General insurance:

 

Personal insurance:

 

 

Wills

Insurance isn’t the only paperwork you need to organise. You may be astounded by the number of New Zealanders who do not have a will, let alone one that is up-to-date.

Are you one of the 50 per cent of adults without one? Poor decisions can be made when people are at their most vulnerable after a bereavement. Making sure you have a will helps avoid this and protects your family at a difficult time.

If you die without a will, all your assets do not automatically go to your partner and/or your children. The government has a formula to divide them up.

If you die with more than $15,000 in your KiwiSaver account, the provider will need a letter of administration from the courts before they can release it. This usually costs $2,500 and can take up to eight months to process.

While you’re sorting out your will, ask your lawyer or trustee company to help you arrange enduring powers of attorney, in case you become unable to make decisions for yourself.

 

 

 

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My wellbeing

 

“It is more easy to be wise for others than for ourselves.”

Francois Duc de la Rochefoucauld

Financial wellbeing in retirement

 

Advice

They say advice is like mushrooms: the wrong kind can prove fatal.

While we wouldn’t go that far, it can certainly wreak havoc with your savings and mess up life after work.

The trouble is, most of us are more likely to get advice from our friends, colleagues, even the man we sat next to on the bus, than from a qualified financial adviser. You know, someone who actually knows what they are talking about.

Professional advisers can help you work out what your goals are, what kind of risk you can stomach, and then match your needs with suitable products and services.

They should give you a disclosure statement, which tells you how they get paid, what their level of education is and the services they provide.

The Financial Markets Authority has a list of authorised financial advisers and links to other organisations that can help, but how do you know who to trust?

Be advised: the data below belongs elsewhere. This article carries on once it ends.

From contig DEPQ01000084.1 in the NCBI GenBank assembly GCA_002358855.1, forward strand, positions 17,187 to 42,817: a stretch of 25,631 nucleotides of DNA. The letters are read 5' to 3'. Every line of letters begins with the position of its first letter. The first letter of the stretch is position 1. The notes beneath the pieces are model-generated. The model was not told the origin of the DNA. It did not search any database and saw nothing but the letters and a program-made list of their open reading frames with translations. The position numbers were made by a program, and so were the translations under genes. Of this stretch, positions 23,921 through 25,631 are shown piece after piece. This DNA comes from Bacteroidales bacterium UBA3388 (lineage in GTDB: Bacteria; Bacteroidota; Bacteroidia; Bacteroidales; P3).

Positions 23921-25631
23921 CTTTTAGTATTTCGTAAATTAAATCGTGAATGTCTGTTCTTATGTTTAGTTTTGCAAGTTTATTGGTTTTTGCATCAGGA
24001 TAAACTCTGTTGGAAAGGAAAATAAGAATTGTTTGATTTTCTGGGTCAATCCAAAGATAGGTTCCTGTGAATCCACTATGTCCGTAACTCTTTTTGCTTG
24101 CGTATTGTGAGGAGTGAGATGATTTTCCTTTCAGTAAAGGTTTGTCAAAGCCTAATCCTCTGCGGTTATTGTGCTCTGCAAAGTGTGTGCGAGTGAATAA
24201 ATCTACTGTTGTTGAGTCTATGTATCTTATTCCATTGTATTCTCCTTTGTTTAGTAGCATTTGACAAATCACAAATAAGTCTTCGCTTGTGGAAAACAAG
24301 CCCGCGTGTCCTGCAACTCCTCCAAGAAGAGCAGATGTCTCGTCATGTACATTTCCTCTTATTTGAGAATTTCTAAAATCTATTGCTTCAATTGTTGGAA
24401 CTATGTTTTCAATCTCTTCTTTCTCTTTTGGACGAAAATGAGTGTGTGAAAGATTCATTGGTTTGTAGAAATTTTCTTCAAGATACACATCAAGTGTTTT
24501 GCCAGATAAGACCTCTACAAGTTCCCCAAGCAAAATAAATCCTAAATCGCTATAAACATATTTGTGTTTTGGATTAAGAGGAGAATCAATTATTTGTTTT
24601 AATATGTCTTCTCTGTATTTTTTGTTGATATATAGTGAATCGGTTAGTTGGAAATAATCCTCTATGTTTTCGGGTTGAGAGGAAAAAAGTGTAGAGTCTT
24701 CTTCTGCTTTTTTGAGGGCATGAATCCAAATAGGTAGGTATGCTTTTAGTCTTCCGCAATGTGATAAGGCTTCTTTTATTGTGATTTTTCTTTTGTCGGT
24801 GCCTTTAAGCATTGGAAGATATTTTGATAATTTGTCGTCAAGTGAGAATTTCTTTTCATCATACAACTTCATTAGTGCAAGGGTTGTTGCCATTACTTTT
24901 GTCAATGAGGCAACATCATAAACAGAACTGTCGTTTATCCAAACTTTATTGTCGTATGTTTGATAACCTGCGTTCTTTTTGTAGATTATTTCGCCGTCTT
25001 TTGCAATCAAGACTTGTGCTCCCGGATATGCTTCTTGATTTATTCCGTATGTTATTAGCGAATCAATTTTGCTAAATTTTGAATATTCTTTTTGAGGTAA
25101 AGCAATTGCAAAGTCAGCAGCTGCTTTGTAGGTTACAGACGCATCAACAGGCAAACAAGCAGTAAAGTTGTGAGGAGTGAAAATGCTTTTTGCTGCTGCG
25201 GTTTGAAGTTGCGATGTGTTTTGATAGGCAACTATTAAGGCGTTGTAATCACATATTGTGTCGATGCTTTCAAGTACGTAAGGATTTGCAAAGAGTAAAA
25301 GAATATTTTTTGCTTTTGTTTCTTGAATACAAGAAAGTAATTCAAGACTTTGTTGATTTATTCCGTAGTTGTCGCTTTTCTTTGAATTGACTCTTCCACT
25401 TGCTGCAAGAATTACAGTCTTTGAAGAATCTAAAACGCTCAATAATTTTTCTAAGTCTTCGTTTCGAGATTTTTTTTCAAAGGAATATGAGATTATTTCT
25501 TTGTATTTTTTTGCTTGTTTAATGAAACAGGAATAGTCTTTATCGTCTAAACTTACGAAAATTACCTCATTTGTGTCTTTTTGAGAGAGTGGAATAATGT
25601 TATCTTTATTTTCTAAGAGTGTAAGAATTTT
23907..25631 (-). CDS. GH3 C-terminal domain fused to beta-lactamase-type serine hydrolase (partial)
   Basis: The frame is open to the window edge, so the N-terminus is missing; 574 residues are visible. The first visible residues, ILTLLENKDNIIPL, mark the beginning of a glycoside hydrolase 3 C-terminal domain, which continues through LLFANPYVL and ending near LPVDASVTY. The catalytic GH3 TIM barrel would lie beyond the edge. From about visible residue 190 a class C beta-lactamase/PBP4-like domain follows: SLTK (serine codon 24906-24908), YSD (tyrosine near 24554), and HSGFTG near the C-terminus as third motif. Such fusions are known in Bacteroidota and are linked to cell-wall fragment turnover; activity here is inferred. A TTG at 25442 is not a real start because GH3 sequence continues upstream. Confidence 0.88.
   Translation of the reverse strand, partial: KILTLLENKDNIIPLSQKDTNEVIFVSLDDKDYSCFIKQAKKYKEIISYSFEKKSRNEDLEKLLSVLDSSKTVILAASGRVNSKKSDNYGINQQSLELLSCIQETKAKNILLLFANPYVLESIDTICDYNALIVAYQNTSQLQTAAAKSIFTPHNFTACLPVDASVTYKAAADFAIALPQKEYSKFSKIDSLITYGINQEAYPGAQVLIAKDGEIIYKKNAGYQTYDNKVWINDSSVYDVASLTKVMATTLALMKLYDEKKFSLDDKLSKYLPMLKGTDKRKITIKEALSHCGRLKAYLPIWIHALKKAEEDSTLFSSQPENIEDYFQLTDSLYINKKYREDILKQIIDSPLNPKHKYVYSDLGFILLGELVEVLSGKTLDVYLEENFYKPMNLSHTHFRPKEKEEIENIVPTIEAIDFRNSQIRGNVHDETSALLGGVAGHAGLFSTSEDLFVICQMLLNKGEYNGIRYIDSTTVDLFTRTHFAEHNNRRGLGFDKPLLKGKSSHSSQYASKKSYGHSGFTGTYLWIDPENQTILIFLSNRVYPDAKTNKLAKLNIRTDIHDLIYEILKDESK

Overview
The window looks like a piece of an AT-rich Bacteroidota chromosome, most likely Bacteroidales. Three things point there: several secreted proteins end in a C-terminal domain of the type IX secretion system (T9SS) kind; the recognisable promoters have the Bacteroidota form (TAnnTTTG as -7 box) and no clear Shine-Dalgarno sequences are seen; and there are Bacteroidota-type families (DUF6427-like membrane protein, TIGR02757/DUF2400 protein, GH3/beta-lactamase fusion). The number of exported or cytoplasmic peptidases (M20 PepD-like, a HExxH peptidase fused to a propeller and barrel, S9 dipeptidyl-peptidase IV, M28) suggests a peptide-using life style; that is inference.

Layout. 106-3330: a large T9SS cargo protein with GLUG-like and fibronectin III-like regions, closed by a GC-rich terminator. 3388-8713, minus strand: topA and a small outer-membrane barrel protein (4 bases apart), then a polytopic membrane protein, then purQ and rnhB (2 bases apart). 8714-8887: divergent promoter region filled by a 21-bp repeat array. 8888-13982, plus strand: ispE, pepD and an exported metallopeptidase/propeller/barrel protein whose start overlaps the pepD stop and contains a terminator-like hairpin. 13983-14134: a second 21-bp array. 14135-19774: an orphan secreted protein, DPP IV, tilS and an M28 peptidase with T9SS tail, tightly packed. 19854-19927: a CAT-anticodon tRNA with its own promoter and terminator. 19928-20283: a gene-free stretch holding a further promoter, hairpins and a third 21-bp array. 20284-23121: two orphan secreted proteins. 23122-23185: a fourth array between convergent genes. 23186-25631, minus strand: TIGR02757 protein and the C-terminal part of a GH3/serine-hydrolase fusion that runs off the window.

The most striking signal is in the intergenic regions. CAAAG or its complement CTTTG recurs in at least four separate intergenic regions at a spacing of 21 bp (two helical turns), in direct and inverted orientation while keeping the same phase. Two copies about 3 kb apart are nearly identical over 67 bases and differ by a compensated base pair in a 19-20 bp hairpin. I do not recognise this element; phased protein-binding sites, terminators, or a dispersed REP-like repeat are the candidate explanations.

Here are some questions to ask when looking for an adviser:

  1. Can you give me personal advice that takes into account my situation or just give me general advice?
  2. Can you recommend products from any company or just from a few companies? (If your adviser only offers a limited range ask why and whether they can still offer advice on products you already have.)
  3. Have you helped other people with the same sort of goals? (Some advisers may be experienced in retirement planning, others in property investment or helping young families.)
  4. Do you belong to a professional body like the Institute of Financial Advisers or the Professional Advisers Association? (These have codes of conduct their members are expected to follow.)
  5. How are you paid? (Some advisers charge a fee for their work, others charge a commission or may receive sales-related incentives.)
  6. What sort of research do you use to find the best product for me?
  7. How, and how often, do you update me on my insurance and investments so I know I am still on track?
  8. What are the total costs of your service, initially and ongoing, and what happens if I stop using you – is there a penalty?

 

Here are some more helpful tips:

 

There’s more information here:

Getting advice

 

Scams

Scams can come in all sorts of ways - in an email, on the telephone, in the post, even someone knocking on your door - but they all have one thing in common: they are trying to con you out of your money.

Scammers are forever coming up with new ways to defraud you and they’re pretty clued up on technology.

Some try to befriend you first, becoming part of a group that you belong to such as a church group or community organisation.

So it pays to bear a few things in mind:

 Pre-warned is pre-armed – know the “red flags” and common scams by checking consumerprotection.govt.nz. And if you think you’ve been scammed, report it to Scamwatch. You might help others avoid being caught out.

Remember that anyone, of any age and ethnicity, can be a victim of a scam, so keep an eye out for your family and friends.

How to avoid being scammed:

 

Fun

A hoverboard and a home brew beer kit probably aren’t the first things that spring to mind when you think about must-haves in retirement.

But we all have hobbies and passions that we don’t want to give up just because we’re getting a little older.

24% of New Zealanders work full or part-time over the age of 65. Some do so out of necessity, others out of choice because they enjoy the fulfilment and social contact that their job brings.

This may be something you want to consider, including the type of work you’d like to do and whether any re-training is required.

Others like to do voluntary work, giving something back to the community they live in.

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Photos: Gratisography & Unsplash